FG 5 MLs 252, 286, 442, 467 sailed 05.25
Z15 MTBs 679, 609
Z13 MTBs 773, 766
Z11 MTBs 721, 5002
Z9 MTBs 387, 390
Z7 MTBs 223, 233
Z5 MTBs 383, 392
Z3 MTBs 381, 382
53 buoy MTBs 445, 444
Patrol 12 MTBs 482, 478, 454, 447
Patrol 18 MTBs 495, 446, 496, 497
Tounge Sand (FB6) MTBs 451, 452, 450
FH3 4(HK4) MTBs 491, 485, 348, 355
Stein BK MLs 252, 286, 442, 467
FB2 MTBs 795, 768
FA8 MTBs 755, 775, 695
Patrol 16 MTBs 776, 756, 769, 771
Tongue Sand Fort FB6, Patrol 12, 16, 18 engaged E Boats}
C in C Nore 23/621A
MTBs 451, 452, 450, 495, 446, 454, 447 engaged
MTB 495 sustained damage 1 killed, 3 injured, returning, also MTB 446 returned, not in company.
The citation for the award of the Distinguished Service Medal to Able Seaman Billington, although for actions that took place on later dates, provides further insight into these operations....Once passed as fully fit for sea service, he was appointed to HMS Hornet in May 1944, for special service with Captain Coastal Forces (CCF) Channel. It was here that he was involved in the development of radar control tactics for MTBs that would lead to the award of his DSC.
MTB actions were often highly confused, as the situational awareness of such small platforms was low, and in the run up to Operation Overlord there was concern at the risk of friendly fire accidents with so many allied vessels operating in the channel. As a result, officers from the MTB force were embarked in radar-equipped frigates which were directed to operate with groups of MTBs. The control officer would use early radar displays, known as Plan Position Indicators (PPIs) to vector MTBs onto prospective targets, deconflicting them with other allied operations.
The technique was implemented for the D-Day landings and continued during the subsequent allied advance along the French coast. During this period Hudson and his colleagues Lt P G Lee DSC* RNVR and Lt R G Fison DSC RNVR were embarked in a variety of frigates, including HM Ships Thornborough, Retalick and Seymour. In the Action Report, CINC Portsmouth, Admiral C Little, remarked “In general the reports indicate that the destroyer Commanding Officers found the control exercised from the frigates to be invaluable.”
‘For bravery, daring and skill whilst serving in H.M. ships Riou and Seymour and H.M.C. Motor Torpedo Boat 743 in successful engagements with enemy E-Boats.’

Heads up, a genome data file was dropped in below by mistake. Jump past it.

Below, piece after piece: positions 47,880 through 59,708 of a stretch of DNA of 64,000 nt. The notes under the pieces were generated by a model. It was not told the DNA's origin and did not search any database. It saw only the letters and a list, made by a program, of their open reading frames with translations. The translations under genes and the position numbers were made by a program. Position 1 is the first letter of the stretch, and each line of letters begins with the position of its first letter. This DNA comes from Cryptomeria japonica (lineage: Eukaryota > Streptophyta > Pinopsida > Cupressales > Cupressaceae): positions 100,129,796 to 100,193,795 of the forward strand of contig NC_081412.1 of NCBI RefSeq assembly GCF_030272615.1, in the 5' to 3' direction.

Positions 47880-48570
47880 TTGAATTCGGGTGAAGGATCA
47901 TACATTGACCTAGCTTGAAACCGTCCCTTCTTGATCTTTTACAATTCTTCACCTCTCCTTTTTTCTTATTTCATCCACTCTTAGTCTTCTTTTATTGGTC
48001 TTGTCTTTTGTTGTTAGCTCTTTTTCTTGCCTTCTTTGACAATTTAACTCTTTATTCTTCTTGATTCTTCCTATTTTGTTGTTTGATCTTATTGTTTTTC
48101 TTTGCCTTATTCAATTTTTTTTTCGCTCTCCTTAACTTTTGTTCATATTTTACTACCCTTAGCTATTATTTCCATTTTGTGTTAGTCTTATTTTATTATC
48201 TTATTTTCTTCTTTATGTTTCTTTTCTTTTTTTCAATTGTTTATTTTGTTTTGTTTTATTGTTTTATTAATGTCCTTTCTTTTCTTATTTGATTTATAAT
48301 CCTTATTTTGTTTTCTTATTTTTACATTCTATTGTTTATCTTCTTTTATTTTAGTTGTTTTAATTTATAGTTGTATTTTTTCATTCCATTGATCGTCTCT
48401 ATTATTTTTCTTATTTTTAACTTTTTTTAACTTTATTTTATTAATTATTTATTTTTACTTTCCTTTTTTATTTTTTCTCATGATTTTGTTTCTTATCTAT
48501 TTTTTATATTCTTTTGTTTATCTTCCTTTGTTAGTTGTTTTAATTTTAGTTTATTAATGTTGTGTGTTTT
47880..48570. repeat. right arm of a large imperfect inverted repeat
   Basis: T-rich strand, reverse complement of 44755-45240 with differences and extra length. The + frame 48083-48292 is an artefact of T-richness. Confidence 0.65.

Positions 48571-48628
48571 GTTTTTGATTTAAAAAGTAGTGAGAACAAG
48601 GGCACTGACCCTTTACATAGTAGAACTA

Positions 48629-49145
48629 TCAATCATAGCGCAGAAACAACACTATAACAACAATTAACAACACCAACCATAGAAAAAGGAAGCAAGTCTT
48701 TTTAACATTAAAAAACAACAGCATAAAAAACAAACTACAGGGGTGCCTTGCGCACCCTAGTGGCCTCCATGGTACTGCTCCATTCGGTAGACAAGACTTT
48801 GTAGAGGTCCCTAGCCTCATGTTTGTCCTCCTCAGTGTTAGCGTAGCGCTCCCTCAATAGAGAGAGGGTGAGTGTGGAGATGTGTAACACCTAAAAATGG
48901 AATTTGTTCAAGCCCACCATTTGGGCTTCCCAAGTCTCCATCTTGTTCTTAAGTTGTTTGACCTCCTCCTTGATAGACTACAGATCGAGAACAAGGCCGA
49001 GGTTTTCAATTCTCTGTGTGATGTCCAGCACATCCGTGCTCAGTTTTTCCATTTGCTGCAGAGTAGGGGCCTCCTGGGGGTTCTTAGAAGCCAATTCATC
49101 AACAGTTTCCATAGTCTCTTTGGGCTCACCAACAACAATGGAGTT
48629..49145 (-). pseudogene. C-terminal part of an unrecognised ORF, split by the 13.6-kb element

The original recommendation states:
‘During the night of 20-21 February 1945, H.M.S. Riou and Coastal Forces units controlled by her, engaged four separate groups of four E-Boats within the space of two hours, driving them all away from the swept channels. On the night of 24-25 February, three groups of E-Boats were similarly engaged, one E-Boat being stopped and subsequently sunk during the engagements, 22 prisoners being taken. On the night of 28 February-1 March, two groups of E-Boats were engaged and driven off by Riou and Coastal Forces controlled by her, the E-Boats suffering damage.
This rating is a Radar Operator using American-type S.L. Radar in H.M.S. Riou. During the above engagements Billington was outstanding in his accuracy and coolness in interpreting an extremely complex scan and reporting to the plot. At times he had to recognise and report as many as five targets at one time, all these targets moving at high speed, merging and separating as interceptions were made and actions broken off. He did not make one single mistake in his reports. This feat required calm and detachment on the part of Billington, combined with a quick and accurate memory, at a time when the ship was proceeding at full power with frequent alterations of course with the additional distractions of frequent gunfire from our own main armament and continuous R./T. chatter close to his position.’